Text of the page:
Joseph Mayton
The Middle East Times
June 12, 2008 - 3:54pm

CAIRO -- A decision by the Egyptian government to decline an American Fulbright winner the opportunity to carry out his research in the Middle Eastern nation highlights the political nature of the award.

In a similar case last month, Israel threatened to deny exit visas for Gaza residents, initially forcing the United States to cancel their scholarships. Four of the Gazans have since been issued travel permission and have left Gaza for Jerusalem en route to the United States to study, but three others remain in limbo as to their status.

The intervention of the U.S. State Department apparently helped Israel's security apparatus change its decision to allow the four to leave the blockaded Gaza Strip.

Not so lucky is a 25-year-old U.S. student named Jordan (he asked that his last name not be used) who was awarded one of the prestigious scholarships to analyze how Egyptian media depicts the United States.

Jordan was making travel plans while awaiting approval by the Egyptian government – usually a rubber stamp for American students, by a country considered to be a staunch U.S. ally – when word came that Cairo had denied his proposal, putting a halt to the trip.

A recent graduate with a Master's degree in Near Eastern Studies from the University of Arizona, the Michigan native was hoping to get hands-on field experience in Egypt until the bad news arrived.

"I heard about their [Egyptian government's] decision via the Fulbright office in New York," Jordan said.

"The New York office did not offer an explanation."

He pressed the matter further, talking directly to the bi-national Fulbright Commission in Cairo. The commission told him they have "little understanding of how these decisions are made, or why one request is honored and another denied."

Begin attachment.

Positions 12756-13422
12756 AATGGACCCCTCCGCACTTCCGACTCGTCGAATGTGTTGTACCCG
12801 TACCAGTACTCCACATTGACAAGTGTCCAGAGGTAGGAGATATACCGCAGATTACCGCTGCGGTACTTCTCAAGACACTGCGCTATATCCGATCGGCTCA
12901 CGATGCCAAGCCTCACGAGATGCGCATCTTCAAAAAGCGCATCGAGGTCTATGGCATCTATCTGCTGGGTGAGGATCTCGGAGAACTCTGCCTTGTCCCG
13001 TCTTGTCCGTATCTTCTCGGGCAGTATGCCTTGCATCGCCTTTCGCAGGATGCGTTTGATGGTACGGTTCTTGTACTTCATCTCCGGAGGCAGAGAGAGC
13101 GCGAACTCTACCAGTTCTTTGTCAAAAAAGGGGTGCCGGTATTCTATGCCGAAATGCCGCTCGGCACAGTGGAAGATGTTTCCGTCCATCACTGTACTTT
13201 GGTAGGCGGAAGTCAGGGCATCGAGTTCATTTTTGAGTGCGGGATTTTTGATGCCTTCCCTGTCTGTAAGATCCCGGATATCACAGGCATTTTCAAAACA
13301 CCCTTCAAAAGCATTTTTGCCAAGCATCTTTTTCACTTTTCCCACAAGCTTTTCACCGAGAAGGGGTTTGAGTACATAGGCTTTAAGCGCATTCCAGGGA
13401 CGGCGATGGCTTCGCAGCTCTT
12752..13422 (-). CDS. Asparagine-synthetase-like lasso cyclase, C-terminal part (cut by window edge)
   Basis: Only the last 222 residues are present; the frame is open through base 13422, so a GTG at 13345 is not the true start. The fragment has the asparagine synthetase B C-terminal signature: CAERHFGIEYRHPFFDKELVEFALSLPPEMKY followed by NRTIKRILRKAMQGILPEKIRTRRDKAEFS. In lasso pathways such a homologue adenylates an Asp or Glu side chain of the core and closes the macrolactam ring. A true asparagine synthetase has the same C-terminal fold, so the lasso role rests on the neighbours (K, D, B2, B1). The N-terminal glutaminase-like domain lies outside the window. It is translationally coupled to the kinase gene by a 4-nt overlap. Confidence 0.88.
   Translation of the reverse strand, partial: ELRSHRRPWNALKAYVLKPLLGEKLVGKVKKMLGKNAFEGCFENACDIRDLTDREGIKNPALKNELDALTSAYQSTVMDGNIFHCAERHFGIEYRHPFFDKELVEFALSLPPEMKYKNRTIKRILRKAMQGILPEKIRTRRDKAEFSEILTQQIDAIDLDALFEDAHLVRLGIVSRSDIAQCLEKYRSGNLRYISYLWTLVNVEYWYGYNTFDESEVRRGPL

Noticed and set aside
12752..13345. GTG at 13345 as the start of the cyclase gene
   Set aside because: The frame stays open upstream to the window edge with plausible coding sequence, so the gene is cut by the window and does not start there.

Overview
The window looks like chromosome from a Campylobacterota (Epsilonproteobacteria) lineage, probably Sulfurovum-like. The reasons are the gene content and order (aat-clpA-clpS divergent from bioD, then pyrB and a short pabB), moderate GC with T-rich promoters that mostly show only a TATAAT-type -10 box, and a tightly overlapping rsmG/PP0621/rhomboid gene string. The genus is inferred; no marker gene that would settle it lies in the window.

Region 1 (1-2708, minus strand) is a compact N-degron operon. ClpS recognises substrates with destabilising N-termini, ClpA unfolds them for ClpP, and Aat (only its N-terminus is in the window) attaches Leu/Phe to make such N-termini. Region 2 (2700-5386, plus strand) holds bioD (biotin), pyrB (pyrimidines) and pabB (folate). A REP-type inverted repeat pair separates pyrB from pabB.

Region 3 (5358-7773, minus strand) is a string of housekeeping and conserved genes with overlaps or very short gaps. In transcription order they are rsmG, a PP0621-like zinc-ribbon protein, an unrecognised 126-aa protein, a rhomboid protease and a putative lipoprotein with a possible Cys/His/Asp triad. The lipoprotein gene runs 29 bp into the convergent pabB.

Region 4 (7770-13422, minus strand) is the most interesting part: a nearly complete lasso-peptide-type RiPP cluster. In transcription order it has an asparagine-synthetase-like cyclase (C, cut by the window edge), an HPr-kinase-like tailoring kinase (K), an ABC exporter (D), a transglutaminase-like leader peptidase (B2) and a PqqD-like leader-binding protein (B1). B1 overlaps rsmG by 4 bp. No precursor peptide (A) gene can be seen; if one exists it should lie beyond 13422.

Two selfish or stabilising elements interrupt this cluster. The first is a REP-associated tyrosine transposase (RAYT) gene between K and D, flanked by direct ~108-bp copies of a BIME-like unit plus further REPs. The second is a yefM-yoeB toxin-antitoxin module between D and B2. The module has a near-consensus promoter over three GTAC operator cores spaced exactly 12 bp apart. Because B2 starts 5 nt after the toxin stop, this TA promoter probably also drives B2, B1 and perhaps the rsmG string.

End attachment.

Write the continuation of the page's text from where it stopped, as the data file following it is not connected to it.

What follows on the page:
American diplomats stepped in for the Gaza students and had that situation resolved. When Jordan called for assistance in appealing the case to the Egyptian government he was rebuked.

"They told me from the outset that appeals to the Egyptian government were rarely, if ever, entertained. Indeed, the Egyptian Fulbright Commission will not even submit appeals to the Egyptian government," the American student revealed.

The American Fulbright Commission and Washington have not been helpful, he related.

"The program director in New York claimed to have spoken to colleagues in the State Department who said that the situation was more or less hopeless and that I could not transfer to another Middle East country with my Fulbright," Jordan said.

"Also, when I asked if I could simply do language training in Cairo and drop the research," he added, "my e-mail was not replied to. A letter of inquiry written to the Fulbright Foreign Scholarship Board in Washington, DC, has also not been replied to as of yet."

When the Middle East Times contacted the American Embassy in Cairo, officials said they could not comment on the decision, saying it was "out of our hands."

Jordan's assertions that appeals are not made is correct, an official at the Egyptian Foreign Ministry confirmed to the Middle East Times.

"We haven't heard anything from the Americans concerning a Fulbright issue. We assume there will not be an appeal to reexamine the application," the official said, asking not to be named because he was not authorized to speak to the media concerning this development.

The Fulbright Scholarship Program was developed following World War II by Senator J. William Fulbright of Arkansas. He viewed such a program as needed to promote "mutual understanding between the people of the United States and the people of other countries of the world."

U.S. President Harry S. Truman signed the bill into law in 1946.

Since 1980, Egypt has hosted over 150 scholars from the United States.

It will probably never be known why the Egyptian government denied the application. Jordan himself believes someone in the government in Cairo wants to keep mum on how the media reports America.

"My assumption is … [they] did not want someone bringing attention to the Egyptian public's distaste for American policy as evidenced in the local media," he argued.

"I have long been interested in Arab public opinion. Since polling and surveys are often taboo, I figured that studying the media, official and popular, would be the nearest way to determine what that public opinion might be."

Jordan won't get to do so this time, at least not on an official mandate.


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